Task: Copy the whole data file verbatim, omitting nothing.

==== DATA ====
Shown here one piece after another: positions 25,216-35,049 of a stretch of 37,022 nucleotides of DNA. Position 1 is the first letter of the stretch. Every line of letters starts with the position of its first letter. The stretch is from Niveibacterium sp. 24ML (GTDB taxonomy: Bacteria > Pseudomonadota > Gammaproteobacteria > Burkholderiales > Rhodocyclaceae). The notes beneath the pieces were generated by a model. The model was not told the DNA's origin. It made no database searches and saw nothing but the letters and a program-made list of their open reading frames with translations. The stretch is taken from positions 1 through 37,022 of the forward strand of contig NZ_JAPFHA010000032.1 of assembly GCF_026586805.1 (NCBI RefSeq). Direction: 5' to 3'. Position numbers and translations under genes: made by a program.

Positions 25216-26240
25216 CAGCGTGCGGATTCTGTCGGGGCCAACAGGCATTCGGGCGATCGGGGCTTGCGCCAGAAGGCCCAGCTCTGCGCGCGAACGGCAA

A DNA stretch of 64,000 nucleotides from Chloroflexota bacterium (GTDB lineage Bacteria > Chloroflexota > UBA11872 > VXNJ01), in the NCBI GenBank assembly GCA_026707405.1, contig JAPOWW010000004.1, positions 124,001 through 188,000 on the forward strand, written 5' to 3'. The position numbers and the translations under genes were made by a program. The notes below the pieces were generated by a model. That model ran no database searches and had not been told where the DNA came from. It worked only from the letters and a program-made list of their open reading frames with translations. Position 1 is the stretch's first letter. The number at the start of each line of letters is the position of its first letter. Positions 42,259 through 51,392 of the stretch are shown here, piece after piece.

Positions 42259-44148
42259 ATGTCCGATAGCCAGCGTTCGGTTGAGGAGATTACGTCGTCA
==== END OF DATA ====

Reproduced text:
Shown here one piece after another: positions 25,216-35,049 of a stretch of 37,022 nucleotides of DNA. Position 1 is the first letter of the stretch. Every line of letters starts with the position of its first letter. The stretch is from Niveibacterium sp. 24ML (GTDB taxonomy: Bacteria > Pseudomonadota > Gammaproteobacteria > Burkholderiales > Rhodocyclaceae). The notes beneath the pieces were generated by a model. The model was not told the DNA's origin. It made no database searches and saw nothing but the letters and a program-made list of their open reading frames with translations. The stretch is taken from positions 1 through 37,022 of the forward strand of contig NZ_JAPFHA010000032.1 of assembly GCF_026586805.1 (NCBI RefSeq). Direction: 5' to 3'. Position numbers and translations under genes: made by a program.

Positions 25216-26240
25216 CAGCGTGCGGATTCTGTCGGGGCCAACAGGCATTCGGGCGATCGGGGCTTGCGCCAGAAGGCCCAGCTCTGCGCGCGAACGGCAA

A DNA stretch of 64,000 nucleotides from Chloroflexota bacterium (GTDB lineage Bacteria > Chloroflexota > UBA11872 > VXNJ01), in the NCBI GenBank assembly GCA_026707405.1, contig JAPOWW010000004.1, positions 124,001 through 188,000 on the forward strand, written 5' to 3'. The position numbers and the translations under genes were made by a program. The notes below the pieces were generated by a model. That model ran no database searches and had not been told where the DNA came from. It worked only from the letters and a program-made list of their open reading frames with translations. Position 1 is the stretch's first letter. The number at the start of each line of letters is the position of its first letter. Positions 42,259 through 51,392 of the stretch are shown here, piece after piece.

Positions 42259-44148
42259 ATGTCCGATAGCCAGCGTTCGGTTGAGGAGATTACGTCGTCA